The Geography of Numerical Mixing in a Suite of Global Ocean Models
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The Geography of Numerical Mixing in a Suite of Global Ocean Models

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    Journal of Advances in Modeling Earth Systems, 13(7)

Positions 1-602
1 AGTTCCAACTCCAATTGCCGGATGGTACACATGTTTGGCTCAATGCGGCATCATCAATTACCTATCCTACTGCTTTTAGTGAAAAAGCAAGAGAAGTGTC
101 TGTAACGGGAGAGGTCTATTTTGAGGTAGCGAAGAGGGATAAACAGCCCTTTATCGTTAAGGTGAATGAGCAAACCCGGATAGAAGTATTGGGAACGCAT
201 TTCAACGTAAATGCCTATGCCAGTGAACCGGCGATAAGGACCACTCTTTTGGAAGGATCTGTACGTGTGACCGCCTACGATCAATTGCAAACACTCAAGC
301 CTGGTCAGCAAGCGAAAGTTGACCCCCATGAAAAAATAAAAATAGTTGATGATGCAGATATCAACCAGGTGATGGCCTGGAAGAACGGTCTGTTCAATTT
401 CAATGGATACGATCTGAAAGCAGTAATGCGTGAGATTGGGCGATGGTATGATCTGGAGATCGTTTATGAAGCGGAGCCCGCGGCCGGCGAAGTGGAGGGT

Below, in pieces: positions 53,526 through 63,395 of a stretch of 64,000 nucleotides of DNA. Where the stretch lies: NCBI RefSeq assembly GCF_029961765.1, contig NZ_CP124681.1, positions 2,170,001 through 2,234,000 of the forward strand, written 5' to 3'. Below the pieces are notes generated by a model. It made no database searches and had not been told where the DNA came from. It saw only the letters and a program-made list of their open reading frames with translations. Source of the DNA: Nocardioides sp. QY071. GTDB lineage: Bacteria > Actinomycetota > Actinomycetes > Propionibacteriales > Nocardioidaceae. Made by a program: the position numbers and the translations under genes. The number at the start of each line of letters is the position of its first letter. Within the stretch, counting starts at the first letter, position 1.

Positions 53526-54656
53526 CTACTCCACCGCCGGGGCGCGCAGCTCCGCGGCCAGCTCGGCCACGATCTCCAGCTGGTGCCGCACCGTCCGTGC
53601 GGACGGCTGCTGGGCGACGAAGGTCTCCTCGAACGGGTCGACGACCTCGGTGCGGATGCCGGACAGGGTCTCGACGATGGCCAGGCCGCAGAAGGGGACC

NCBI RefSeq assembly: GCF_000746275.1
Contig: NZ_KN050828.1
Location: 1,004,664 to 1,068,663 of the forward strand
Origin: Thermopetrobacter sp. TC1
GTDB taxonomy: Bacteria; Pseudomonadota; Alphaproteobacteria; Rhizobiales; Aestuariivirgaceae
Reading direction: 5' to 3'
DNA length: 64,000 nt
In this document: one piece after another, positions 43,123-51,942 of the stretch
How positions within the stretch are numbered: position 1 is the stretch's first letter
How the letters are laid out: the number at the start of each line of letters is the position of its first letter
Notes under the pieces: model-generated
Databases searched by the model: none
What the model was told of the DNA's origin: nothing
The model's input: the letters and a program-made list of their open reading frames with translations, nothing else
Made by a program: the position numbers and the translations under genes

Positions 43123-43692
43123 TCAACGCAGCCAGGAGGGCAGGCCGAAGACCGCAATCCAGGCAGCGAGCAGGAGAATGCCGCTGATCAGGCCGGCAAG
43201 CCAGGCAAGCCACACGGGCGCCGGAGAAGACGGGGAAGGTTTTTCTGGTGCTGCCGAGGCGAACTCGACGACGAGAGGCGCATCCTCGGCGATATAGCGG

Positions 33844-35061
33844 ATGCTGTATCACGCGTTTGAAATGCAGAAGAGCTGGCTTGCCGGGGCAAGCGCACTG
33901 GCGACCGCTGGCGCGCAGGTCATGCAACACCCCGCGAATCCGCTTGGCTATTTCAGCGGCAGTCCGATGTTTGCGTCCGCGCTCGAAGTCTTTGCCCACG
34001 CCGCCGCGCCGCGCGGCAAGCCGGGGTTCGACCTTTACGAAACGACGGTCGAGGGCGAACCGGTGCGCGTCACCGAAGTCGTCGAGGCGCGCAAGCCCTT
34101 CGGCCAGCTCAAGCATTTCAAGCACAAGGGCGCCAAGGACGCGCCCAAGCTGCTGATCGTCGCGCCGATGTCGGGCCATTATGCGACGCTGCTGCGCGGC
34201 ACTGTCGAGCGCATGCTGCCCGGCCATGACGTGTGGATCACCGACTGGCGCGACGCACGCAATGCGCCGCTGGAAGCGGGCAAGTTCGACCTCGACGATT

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    Numerical mixing, defined here as the physically spurious tracer diffusion due to the numerical discretization of advection, is known to contribute to biases in ocean models. However, quantifying numerical mixing is nontrivial, with most studies utilizing targeted experiments in idealized settings. Here, we present a water mass transformation-based method for quantifying numerical mixing that can be applied to any conserved variable in general circulation models. Furthermore, the method can be applied within individual fluid columns to provide spatial information. We apply the method to a suite of global ocean model simulations with differing grid spacings and subgrid-scale parameterizations. In all configurations numerical mixing drives diathermal heat transport of comparable magnitude to that associated with explicit parameterizations. Numerical mixing is prominent in the tropical thermocline, where it is sensitive to the vertical diffusivity and resolution. At colder temperatures numerical mixing is sensitive to the presence of explicit neutral diffusion, suggesting that it may act as a proxy for neutral diffusion when it is explicitly absent. Comparison of otherwise equivalent 1/4° and 1/10° configurations with grid-scale dependent horizontal viscosity shows only a modest enhancement in numerical mixing at 1/4°. However, if the lateral viscosity is maintained while resolution is increased then numerical mixing is reduced by almost 35%. This result suggests that the common practice of reducing viscosity in order to maximize permitted variability must be considered carefully. Our results provide a detailed view of numerical mixing in ocean models and pave the way for improvements in parameter choices and numerical methods.
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